How much more fun would classes have been if the main topic of study was one of your favourite pop stars?
Looking to shake things up is the prestigious and highly-selective French school École Normale Supérieure (ENS), who has announced that it is getting its students in formation, going crazy in love, and organizing a series of irreplaceable seminars on Beyoncé.
This crowbarring of song titles doing anything for you?
Titled “Beyoncé: nuances of a cultural icon,” the seminars will aim to reflect on the notions of culture and representativeness. The series will take place from 24 November to 9 February 2023... and let's hope the degree will allow students to pay their bills bills bills.
Last one, that's a Euronews Culture promise.
The website of the ENS explains that this seminar "aims to understand the issues raised by Beyoncé's artistic orientation in a multidisciplinary way, through art history, contemporary literature, history and philosophy.”
The singer, songwriter, dancer, producer and actress, who is listed as one of Forbes magazine's most powerful stars, released her seventh studio album this year, 'Renaissance', and became the first female artist to have seven consecutive albums top the album charts.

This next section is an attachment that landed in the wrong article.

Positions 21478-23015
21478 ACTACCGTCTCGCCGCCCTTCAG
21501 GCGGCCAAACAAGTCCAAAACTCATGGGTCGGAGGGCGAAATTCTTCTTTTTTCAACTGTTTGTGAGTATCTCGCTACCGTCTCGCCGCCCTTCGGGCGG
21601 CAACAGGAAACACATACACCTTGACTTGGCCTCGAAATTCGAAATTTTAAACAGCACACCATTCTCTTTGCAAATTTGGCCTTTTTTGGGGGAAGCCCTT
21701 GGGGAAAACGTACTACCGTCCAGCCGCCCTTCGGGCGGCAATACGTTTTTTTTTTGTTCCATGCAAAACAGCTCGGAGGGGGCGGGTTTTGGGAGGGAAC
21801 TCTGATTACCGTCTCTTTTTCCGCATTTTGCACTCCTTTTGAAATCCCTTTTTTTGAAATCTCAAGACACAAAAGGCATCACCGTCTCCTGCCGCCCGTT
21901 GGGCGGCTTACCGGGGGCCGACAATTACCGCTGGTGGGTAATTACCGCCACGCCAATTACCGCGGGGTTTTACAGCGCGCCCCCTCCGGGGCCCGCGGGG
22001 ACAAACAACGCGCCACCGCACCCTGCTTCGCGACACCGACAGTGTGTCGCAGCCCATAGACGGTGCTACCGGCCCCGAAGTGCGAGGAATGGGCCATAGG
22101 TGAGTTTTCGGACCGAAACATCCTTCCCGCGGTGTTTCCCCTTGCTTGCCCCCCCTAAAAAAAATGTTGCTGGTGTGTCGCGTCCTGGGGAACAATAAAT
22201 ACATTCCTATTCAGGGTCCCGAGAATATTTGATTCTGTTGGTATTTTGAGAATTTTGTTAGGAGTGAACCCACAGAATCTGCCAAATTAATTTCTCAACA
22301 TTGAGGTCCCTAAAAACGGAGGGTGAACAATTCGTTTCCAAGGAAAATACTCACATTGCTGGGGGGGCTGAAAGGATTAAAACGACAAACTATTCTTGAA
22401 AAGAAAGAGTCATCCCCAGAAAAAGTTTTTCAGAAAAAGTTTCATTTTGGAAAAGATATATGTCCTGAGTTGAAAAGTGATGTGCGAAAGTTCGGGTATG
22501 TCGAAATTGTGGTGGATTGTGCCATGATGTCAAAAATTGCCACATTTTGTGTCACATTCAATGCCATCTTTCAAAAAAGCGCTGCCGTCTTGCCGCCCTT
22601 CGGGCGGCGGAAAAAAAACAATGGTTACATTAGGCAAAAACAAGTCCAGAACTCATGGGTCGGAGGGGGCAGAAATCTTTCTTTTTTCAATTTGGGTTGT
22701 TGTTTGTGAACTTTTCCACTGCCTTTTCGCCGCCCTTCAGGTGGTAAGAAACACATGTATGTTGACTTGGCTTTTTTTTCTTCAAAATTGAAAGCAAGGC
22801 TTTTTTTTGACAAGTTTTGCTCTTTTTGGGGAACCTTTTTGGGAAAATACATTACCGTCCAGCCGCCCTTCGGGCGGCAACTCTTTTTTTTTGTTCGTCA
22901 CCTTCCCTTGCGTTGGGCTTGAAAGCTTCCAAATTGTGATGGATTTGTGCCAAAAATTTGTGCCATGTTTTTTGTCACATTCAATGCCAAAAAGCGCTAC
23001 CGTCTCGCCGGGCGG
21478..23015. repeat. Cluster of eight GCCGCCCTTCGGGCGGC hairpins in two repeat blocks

For the organisers of the seminar, Beyoncé “has embraced the mutations of a globalised mass culture through her success. Adored or criticized, suspected of opportunism or thanked for her contribution to the best representation of identities and discourses that were previously under-exposed, she has addressed all the contemporary issues of a hegemonic culture.”
They go on to state that examining Beyoncé's work and personality is an opportunity to delve into the split between "a so-called legitimate and learned culture and a 'stigmatised' popular culture.”
The programme description concludes that studying her discourses and their repercussions is “a gateway to understanding our time.”